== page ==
Gratitude provides the counter to intense pressure from life. It helps us not be crushed. When we stop to see what we have, it changes the object of our eyes. We feel how our lives have been added to, rather than feeling our life is full of holes, which should be plugged by something or someone.
I remember how much I enjoy watching videos of family gatherings! I can feel any tension in my shoulders relax. A coffee mug from the Roasterie in Kansas City is a personal example. Inexplicably by shoulders relax and a soft glow is perceived in my soul each time I hold it between my hands watching the sun rise or enjoy the conversation of friends. I searched for several years for a mug with a thick wall to keep the coffee hot for a longer period of time than most thin walled coffee cups can do. The feel of porcelain on the lips enhances the flavor. It is just the right size for a small French Press. Gratitude for the mug, its contents, and the ambiance it brings makes the experience of life a little better.
Putting to death the constant desire for more enables the ability to live in the moment and rejoice in what I have. On the other hand, greed, the constant desire for more, creates a death valley desert which pulls the life from the poor pilgrim sojourning through. Evelyn Underhill in “The Spiritual Life” discourses about how much of life is spent “conjugating three verbs: to Want, to Have, and to Do. Craving, clutching, and fussing, on the material, political, social, emotional, intellectual—even on the religious—plane, we are kept in perpetual unrest”. The painful feeling of life pressing in is often self-inflicted.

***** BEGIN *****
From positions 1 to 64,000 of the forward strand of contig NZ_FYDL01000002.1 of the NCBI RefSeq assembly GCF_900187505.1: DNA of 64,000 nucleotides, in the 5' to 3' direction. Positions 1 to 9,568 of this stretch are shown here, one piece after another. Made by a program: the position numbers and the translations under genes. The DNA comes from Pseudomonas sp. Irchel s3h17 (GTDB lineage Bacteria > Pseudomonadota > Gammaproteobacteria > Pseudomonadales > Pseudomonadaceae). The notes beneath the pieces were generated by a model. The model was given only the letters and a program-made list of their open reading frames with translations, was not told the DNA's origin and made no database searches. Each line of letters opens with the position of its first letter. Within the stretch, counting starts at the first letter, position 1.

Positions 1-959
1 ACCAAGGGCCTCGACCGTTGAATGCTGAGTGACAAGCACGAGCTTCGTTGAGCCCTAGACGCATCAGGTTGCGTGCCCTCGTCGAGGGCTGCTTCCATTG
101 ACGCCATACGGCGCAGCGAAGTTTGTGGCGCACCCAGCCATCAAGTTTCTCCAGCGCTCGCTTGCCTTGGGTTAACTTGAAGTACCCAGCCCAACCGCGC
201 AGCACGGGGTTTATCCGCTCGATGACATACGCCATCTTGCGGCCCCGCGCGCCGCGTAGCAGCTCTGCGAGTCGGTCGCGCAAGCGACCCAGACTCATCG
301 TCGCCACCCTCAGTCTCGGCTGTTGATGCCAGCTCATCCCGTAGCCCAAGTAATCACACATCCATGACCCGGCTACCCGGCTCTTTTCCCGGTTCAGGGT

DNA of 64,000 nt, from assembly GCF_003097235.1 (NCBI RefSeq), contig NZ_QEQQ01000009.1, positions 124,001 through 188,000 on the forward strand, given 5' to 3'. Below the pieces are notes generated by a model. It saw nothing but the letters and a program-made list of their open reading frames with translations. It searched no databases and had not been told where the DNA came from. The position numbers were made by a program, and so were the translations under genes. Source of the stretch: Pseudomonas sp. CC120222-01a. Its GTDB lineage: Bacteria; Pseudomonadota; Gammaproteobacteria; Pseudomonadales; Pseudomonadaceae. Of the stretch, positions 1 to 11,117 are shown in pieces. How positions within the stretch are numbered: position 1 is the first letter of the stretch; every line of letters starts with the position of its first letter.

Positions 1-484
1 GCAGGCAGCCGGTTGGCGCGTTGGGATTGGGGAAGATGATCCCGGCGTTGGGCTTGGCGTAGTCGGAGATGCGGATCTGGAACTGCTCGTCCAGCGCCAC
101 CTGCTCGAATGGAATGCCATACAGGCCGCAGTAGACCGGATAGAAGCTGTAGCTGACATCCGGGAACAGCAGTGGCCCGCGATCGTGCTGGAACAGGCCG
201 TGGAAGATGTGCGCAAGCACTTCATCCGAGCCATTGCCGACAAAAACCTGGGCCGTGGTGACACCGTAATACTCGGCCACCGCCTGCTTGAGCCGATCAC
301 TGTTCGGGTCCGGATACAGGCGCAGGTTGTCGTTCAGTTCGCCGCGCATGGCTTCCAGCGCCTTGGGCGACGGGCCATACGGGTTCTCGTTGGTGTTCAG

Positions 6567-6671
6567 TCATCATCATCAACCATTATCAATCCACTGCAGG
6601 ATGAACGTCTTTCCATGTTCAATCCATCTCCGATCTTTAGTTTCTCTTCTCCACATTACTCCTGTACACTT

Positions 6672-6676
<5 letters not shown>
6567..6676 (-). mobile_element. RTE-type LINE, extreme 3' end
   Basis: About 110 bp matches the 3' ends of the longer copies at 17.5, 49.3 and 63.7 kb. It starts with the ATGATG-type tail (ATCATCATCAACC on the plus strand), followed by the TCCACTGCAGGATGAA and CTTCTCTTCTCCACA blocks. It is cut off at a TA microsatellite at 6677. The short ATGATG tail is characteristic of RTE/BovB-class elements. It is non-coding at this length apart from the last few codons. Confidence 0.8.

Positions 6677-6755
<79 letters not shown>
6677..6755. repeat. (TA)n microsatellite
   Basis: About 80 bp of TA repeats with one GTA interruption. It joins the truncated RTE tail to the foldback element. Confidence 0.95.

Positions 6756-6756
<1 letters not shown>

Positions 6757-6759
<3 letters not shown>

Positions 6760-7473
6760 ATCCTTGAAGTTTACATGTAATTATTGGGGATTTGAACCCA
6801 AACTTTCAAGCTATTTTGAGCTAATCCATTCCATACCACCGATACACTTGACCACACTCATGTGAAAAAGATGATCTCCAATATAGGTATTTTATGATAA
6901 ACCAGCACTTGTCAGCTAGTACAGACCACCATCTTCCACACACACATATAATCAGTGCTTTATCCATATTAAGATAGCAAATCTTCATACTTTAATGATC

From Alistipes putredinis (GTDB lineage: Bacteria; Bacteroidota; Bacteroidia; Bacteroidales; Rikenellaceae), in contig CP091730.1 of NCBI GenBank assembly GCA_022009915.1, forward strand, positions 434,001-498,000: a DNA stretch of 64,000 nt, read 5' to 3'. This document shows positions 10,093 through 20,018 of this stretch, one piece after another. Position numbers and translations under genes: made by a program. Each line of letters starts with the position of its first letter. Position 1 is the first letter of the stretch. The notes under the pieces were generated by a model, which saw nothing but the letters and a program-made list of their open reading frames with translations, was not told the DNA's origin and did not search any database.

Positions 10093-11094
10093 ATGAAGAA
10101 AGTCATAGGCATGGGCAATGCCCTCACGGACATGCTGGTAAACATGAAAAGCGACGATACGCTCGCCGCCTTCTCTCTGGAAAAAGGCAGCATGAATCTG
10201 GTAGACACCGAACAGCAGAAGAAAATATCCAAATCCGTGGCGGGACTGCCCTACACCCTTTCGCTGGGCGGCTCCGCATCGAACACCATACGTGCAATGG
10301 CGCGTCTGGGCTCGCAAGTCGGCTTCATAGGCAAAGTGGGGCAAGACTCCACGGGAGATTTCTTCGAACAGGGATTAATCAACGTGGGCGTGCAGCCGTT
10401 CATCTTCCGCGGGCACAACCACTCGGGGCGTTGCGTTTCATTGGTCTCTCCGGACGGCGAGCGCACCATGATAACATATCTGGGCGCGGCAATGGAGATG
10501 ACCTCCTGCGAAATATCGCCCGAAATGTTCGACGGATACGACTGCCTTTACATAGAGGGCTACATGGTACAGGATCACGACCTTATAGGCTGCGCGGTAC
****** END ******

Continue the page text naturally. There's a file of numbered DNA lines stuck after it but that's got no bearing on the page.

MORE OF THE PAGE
Choices make the difference. Two people are in the same accident and severely wounded. They did not choose to be in the accident. It happened to them. But one of them chose to live the experience in bitterness, the other in gratitude. Life presses in on the first, while the latter lets go of the past, celebrates remembered blessings, and looks forward to wringing every drop of joy tomorrow holds. The choice of gratitude for what is received rather than bitterness in what was not obtained makes the difference.
The Apostle Paul traded in a position of prominence for one of scorn. He walked away from a life filled with creature comforts into a world filled with prisons, scorn, and lynch mobs. He wrote, however, “We are hard pressed on every side, but not crushed; perplexed, but not in despair; persecuted, but not abandoned; struck down, but not destroyed.”
Paul’s attitude was possible because he chose to focus on what he had; a saving friendship with Jesus Christ. He experienced the results of walking through life with Jesus who warmed even his darkest moments. Periods of doubt were extinguished through the Holy Spirit’s guarantee of eternal life. Perhaps Paul’s thick walled mug filled with a full-bodied coffee was the visualization of heaven where it is impossible to imagine fully the beauty, the joy, and absence of sorrow that awaits.
What is pressing in on you? Think of all you have to be thankful for. Focus on gratitude rather than grumbling though you may have every reason to feel depressed. Gratitude causes the soul to soar!